Alberta Cities at the Crossroads: Urban Development Challenges and Opportunities in Historical and Comparative Perspective

  • Zack Taylor University of Western Ontario
  • Marcy Burchfield Neptis Foundation
  • Anna Kramer Neptis Foundation

Abstract

Fuelled by the province’s booming energy sector, Alberta’s two largest cities have experienced unprecedented levels of growth. As a result, they face a choice about how to best accommodate their expanding populations — whether to grow out or grow up. For decades, Calgary and Edmonton accommodated almost all growth through the former, suburban expansion. Indeed, the postwar period was marked by a focus on contiguous outward growth to ensure housing affordability and the efficient use of infrastructure, a policy that was widely supported by both the public and the development industry. In Calgary, at least, this has started to change. Beginning in the late 1990s, the city shifted its focus to livability and sustainability, a move that saw policies introduced to promote urban intensification and greater transit use. While this shift has proven popular in many quarters, it also has its fair share of detractors, including many in the development industry. In Edmonton, a city where growth has been relatively slower and authority over urban development dispersed among several local governments, this policy shift has not occurred. Although it is too early to see clear results from this policy shift, a spatial analysis shows that the density of Calgary’s built-up urban area increased in the first decade of the 21st century. Relatively high-density suburban growth led Calgary to consume less land compared with the previous decade (2 ha per 100 new residents in 2001–2011 versus 6.5 ha in 1991–2001). This growth was accompanied by modest intensification in core areas, although the dwelling unit density of the urban area increased by more than the population density (18 per cent versus 14 per cent). Edmonton’s development is roughly similar: denser suburban growth has led to the more efficient consumption of rural land (3 ha per 100 new residents in the 2001–11 period versus 7 ha in 1991–2001). The built-up area has also intensified slightly, especially in areas near transit stations. By way of comparison, Vancouver with its long-standing urban containment policies, including the expansion limits represented by the Agricultural Land Reserve, grew mostly through intensification between 1991 and 2011. In Toronto, the second comparator city examined and one in which local growth management policies have existed since the 1980s, growth is now almost equally divided between intensification and suburban expansion. The analysis suggests that it is difficult to alter a deep-seated policy regime that promotes outward growth. What is more, high levels of intensification may not be enough to offset the effects of a new demographic reality: smaller average household size because of such factors as longer lifespans, delayed family formation, family planning and divorce. So even with a greater number of housing units, the population of the built-up area may still fall. Finally, if the emerging polycentric structures of Calgary and Edmonton are to be successfully supported, major investments in infrastructure are going to be required.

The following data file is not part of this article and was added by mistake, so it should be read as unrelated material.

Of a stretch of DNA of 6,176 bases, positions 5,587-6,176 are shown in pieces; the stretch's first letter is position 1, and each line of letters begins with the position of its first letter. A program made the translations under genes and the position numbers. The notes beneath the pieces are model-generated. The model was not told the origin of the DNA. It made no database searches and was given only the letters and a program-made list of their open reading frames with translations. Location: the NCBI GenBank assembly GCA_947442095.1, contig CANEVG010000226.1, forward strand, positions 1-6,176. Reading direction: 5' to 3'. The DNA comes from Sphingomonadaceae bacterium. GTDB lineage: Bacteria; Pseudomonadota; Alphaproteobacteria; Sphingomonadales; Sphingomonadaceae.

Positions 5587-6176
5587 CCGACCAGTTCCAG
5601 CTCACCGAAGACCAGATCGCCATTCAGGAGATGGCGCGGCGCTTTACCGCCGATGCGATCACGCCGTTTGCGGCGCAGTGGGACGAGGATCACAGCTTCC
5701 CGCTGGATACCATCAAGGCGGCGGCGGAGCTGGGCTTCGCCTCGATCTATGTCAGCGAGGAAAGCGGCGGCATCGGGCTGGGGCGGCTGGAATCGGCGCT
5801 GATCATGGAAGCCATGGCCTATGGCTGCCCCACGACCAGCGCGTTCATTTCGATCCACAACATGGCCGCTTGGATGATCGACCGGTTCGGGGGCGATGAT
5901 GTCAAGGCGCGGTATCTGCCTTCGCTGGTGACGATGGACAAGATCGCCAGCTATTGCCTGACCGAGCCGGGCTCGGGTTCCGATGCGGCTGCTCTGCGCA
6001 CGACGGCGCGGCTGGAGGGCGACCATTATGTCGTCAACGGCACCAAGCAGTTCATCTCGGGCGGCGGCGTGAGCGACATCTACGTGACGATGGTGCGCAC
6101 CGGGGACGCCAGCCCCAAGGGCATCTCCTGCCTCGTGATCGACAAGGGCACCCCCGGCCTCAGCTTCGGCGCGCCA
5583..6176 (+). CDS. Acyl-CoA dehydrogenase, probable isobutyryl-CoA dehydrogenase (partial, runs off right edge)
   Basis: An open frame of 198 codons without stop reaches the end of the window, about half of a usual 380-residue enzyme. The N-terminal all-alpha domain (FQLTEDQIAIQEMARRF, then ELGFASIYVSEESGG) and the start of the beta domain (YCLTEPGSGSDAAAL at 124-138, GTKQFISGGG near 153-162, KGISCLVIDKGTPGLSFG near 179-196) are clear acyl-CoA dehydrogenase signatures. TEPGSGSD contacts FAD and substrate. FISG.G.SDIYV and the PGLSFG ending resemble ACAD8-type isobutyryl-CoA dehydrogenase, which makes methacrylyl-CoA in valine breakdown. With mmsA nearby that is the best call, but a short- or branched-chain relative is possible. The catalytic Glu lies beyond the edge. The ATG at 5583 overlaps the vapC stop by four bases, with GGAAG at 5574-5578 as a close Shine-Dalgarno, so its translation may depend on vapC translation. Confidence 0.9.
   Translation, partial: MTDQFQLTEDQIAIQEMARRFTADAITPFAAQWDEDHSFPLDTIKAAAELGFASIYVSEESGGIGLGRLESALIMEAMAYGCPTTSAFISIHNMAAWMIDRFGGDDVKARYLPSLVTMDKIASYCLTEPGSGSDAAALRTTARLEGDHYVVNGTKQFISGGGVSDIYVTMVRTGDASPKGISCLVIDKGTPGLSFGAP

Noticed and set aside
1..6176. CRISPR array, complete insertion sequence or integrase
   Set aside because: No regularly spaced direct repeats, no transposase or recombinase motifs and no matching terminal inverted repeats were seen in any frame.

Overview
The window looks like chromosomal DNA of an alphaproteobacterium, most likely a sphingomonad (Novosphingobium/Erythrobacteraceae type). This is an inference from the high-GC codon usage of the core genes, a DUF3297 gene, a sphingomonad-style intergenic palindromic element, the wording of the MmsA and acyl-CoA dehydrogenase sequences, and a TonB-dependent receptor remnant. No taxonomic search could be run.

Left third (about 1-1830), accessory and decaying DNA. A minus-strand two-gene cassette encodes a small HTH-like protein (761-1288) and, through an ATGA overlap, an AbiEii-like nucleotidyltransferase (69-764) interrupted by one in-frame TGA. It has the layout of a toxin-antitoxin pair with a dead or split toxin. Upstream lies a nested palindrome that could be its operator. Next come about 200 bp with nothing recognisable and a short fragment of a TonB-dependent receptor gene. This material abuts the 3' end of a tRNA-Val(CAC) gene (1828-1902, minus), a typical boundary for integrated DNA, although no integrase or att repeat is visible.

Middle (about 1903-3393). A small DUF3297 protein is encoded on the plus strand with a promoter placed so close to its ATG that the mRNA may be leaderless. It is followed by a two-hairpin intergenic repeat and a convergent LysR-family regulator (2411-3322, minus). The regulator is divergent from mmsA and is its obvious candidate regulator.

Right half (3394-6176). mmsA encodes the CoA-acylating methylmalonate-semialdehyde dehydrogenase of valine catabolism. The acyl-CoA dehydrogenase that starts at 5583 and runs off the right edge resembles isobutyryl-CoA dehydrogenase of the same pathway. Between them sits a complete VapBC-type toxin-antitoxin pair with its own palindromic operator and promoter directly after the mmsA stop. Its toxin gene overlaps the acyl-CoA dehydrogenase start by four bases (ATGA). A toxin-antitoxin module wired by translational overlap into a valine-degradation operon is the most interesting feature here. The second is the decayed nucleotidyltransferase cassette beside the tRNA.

Published
2014-05-08
Section
Research Papers